Monday, September 10, 2007

The Mythical Man-Month: Why I Like Specs

So I've been reading a lot about project management and better ways to architect applications lately; design, process, code organization and interaction, and the like. One of the classic books out there that every one should read is "The Mythical Man-Month".

I'm sure we're all familiar with the little gem "nine women cannot have a baby in one month." But TM3 goes on to explain why creating a software application is more like creating a baby and less like building a bridge, at least as far as the additional woman-power goes. People are not interchangeable; visions are inconsistent, misunderstood, or incompatible; ramp up time must be accounted for; etc.

The book explains some ways that software design and implementation can be scaled up to teams of a thousand if need be without conflict of vision getting in the way. There are many processes and responsibilities that each person on a team has that allows them to work together without that conflict becoming a problem. Of particular immediate interest to me is the need for written specifications. "Why would you write about the importance of written specs? Everyone knows you need them, don't they?" Right.

"The manual is the external specification of the product. It describes and prescribes every detail of what the user sees... The manual must not only describe everything the user does see, including all interfaces; it must also refrain from describing what the user does not see."

All I can say from personal experience is that not following this wisdom causes problems. It is hard enough for one individual to have a vision of what your product should be. If that vision is not documented, it can not be implemented truly. If the visionary attempts to implement all of the vision on paper, as mock-ups or in code, there will never be enough time to complete the implementation. Divide the responsibilities and communicate.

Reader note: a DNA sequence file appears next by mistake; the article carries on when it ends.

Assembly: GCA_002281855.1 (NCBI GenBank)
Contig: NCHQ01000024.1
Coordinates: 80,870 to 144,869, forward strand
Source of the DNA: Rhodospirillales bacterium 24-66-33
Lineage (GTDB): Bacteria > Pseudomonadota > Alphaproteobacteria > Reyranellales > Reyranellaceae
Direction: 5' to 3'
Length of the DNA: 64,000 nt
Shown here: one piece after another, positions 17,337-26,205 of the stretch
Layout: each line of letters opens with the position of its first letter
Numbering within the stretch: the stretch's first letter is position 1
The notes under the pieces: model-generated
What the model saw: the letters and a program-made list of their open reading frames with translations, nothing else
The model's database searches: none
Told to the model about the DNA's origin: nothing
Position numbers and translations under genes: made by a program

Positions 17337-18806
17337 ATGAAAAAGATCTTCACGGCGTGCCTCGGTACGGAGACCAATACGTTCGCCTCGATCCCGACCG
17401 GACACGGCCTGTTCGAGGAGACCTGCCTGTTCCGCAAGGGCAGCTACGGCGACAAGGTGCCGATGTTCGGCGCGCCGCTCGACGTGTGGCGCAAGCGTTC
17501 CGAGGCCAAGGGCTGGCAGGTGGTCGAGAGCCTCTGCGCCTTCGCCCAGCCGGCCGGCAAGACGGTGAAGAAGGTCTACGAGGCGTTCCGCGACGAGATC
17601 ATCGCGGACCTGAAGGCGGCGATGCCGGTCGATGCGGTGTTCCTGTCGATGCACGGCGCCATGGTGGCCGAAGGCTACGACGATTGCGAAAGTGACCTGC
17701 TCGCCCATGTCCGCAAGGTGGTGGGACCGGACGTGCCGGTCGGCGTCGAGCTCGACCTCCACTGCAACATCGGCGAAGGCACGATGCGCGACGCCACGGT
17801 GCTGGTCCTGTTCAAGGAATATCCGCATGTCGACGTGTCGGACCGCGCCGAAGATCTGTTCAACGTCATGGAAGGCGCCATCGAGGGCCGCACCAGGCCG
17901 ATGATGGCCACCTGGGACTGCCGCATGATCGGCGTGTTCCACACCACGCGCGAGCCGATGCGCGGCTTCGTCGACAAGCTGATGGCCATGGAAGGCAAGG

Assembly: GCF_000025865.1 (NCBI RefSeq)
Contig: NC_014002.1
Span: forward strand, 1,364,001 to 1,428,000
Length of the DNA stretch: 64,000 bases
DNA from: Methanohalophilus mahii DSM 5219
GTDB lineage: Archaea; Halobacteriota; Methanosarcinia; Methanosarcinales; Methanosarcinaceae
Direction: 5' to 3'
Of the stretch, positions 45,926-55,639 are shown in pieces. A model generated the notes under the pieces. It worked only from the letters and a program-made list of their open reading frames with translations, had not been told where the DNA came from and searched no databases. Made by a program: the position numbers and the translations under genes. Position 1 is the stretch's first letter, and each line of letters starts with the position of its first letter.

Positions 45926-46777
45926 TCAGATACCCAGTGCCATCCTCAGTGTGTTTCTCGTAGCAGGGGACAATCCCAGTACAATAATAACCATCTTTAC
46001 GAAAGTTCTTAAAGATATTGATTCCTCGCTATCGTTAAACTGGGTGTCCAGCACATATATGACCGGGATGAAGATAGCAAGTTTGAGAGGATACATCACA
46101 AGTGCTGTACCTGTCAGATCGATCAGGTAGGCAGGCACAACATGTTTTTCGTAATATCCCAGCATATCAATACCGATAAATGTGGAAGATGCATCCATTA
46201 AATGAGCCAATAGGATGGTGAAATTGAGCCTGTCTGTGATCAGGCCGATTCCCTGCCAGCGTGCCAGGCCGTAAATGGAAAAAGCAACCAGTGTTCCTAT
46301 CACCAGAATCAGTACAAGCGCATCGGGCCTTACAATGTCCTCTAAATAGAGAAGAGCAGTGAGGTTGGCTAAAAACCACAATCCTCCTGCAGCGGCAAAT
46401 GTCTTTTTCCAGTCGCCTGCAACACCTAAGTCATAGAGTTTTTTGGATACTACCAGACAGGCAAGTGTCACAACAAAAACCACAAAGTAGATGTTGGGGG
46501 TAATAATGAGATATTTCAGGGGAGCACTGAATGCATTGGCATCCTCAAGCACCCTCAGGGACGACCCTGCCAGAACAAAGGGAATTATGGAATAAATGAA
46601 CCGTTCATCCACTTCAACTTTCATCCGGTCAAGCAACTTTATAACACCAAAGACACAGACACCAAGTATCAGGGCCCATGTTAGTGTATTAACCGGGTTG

Addendum 9/13/2007:

After reading a bit more of the book I have found that there are some chapters that are truly outdated. I would still recommend reading the book however. It is fairly easy to identify the sections that are aging; they usually contain a reference to OS 360 or some other decades old system. Still, it is a useful exercise to contemplate those sections to see how they apply to the present day.

Most of the concepts presented are still relevant. The examples are not necessarily as meaningful as they once were and the solutions presented are usually either outdated or never came into wide acceptance in the first place, so it is interesting to draw parallels to the solutions that exist today or to dream up a solution if one was never found.

There are a couple of chapters that just don't seem relevant to the general programming population of today though. The chapter on size limitation seems particularly quaint. While there may be some situations where developers of embedded devices still need to constrain the overall size of their software, I doubt any OS, web or intranet developer has been seriously constrained by byte limitations anytime recently. Not that we don't try to write code as concisely as possible, but legibility and maintainability are usually the primary goals.

Still a great book to read.

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